One highly placed official in the black American power structure is given, in public addresses, to grimly stressing that a major obstacle to improving life in black America is that explicitly race-targeted policies are politically out of favor. This view is based on an assumption that black uplift must necessarily consist of what it did in the 1960s: white America on its knees expiating for its sins in the past, bending the rules in order to do so.
That view has an undeniable dramatic appeal. However, it also requires one to assume that black Americans are the world’s first people who are powerless to thrive under less than ideal conditions, which is not exactly what most of us would recognize as Black Power. Worse, people holding this view cannot help but lack interest in black advancement occurring amidst modern realities.
The kind of policy that this official would surely classify as lacking “compassion” is the discontinuation of racial preferences at the University of California in the late 1990s. This was, indeed, a victory in a battle led by Regent Ward Connerly explicitly devoted to getting America out of the business of classifying people by race. The usual suspects warned that the University of California system was on its way to resegregation. At UC Berkeley, where I was teaching at the time, I recall one aggrieved professor whipping up a crowd comparing the ban on preferences to the depredations of the Ku Klux Klan.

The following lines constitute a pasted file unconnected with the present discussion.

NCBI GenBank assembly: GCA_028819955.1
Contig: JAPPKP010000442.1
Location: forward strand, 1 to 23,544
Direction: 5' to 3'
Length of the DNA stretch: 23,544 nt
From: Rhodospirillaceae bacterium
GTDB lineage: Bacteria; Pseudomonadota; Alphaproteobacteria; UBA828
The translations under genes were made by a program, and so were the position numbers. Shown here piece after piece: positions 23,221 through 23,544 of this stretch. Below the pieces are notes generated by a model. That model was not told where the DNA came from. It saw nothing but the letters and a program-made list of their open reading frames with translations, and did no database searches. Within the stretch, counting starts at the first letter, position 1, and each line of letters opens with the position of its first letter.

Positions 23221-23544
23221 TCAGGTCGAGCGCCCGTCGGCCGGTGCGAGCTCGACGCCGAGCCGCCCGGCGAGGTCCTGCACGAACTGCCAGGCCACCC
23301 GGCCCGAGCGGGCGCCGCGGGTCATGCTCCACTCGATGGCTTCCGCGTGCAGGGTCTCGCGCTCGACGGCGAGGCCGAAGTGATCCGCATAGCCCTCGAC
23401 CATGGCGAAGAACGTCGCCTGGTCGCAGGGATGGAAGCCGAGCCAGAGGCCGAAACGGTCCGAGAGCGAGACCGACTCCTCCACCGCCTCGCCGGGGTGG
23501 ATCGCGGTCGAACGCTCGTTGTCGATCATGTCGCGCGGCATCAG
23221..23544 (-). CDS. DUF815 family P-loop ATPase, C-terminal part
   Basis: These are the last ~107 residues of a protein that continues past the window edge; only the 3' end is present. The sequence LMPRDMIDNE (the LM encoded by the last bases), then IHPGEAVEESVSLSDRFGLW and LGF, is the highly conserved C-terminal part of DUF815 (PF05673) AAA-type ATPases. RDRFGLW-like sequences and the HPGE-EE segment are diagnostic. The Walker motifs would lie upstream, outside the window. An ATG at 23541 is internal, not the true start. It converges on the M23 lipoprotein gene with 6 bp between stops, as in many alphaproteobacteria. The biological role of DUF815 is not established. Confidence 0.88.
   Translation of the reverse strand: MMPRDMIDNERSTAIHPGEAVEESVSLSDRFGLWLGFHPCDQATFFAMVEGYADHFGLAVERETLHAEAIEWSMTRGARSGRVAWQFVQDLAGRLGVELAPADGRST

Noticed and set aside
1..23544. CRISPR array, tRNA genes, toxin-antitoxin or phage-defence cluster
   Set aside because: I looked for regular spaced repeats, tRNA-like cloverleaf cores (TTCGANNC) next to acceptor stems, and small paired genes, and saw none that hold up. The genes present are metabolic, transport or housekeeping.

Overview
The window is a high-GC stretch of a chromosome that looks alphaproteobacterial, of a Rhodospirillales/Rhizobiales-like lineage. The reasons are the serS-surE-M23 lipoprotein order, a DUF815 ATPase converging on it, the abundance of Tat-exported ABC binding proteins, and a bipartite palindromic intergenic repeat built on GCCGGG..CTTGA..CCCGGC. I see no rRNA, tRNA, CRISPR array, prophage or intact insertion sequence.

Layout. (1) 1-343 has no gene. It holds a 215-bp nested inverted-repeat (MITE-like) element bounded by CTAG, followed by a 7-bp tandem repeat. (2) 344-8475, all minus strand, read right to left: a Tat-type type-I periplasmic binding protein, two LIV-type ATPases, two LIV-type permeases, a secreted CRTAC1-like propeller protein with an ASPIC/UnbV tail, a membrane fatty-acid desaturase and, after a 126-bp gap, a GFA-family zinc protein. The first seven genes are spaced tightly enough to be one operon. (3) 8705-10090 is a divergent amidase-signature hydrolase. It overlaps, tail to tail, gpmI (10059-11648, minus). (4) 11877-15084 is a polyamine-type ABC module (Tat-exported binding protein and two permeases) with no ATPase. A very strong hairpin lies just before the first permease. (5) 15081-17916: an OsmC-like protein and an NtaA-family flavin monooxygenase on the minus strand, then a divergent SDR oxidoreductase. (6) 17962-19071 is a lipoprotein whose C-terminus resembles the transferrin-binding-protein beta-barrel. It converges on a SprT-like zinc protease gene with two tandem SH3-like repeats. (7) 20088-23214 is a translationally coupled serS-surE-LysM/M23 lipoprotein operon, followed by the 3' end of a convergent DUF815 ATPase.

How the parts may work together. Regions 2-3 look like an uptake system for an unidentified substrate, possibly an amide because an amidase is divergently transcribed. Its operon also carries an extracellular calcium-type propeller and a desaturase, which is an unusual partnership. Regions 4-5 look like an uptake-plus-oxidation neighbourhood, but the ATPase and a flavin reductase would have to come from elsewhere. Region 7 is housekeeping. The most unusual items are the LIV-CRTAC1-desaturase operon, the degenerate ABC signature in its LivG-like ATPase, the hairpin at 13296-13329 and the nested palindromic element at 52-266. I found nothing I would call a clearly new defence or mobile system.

In reality, however, the California system’s flagship schools in Berkeley and Los Angeles have maintained smaller but by no means tiny black and Latino populations. And most important, the ones who would have been admitted to these two schools in the past (and very often not graduating or coming out with meaningless degrees) are now admitted to the second-tier but solid schools, where they do much better. The year before the ban on preferences, at UC San Diego there was exactly one black honors student in a freshman class of 3,268. By 1999, one in five black freshmen was making honors, just as one in five white ones was. And it bears mentioning that UC San Diego is no gulag: it is a lush, green campus in a city with perfect weather, home to hundreds of top-quality scholars.
It would appear that black students were left, in this sense, better off by Proposition 209. Yet for those distracted by the fantasy that black people’s only meaningful salvation will be through a stark, dramatic break with today’s reality, with white people coming once again to a Great Realization of something or other, what happened at UC San Diego is of no interest.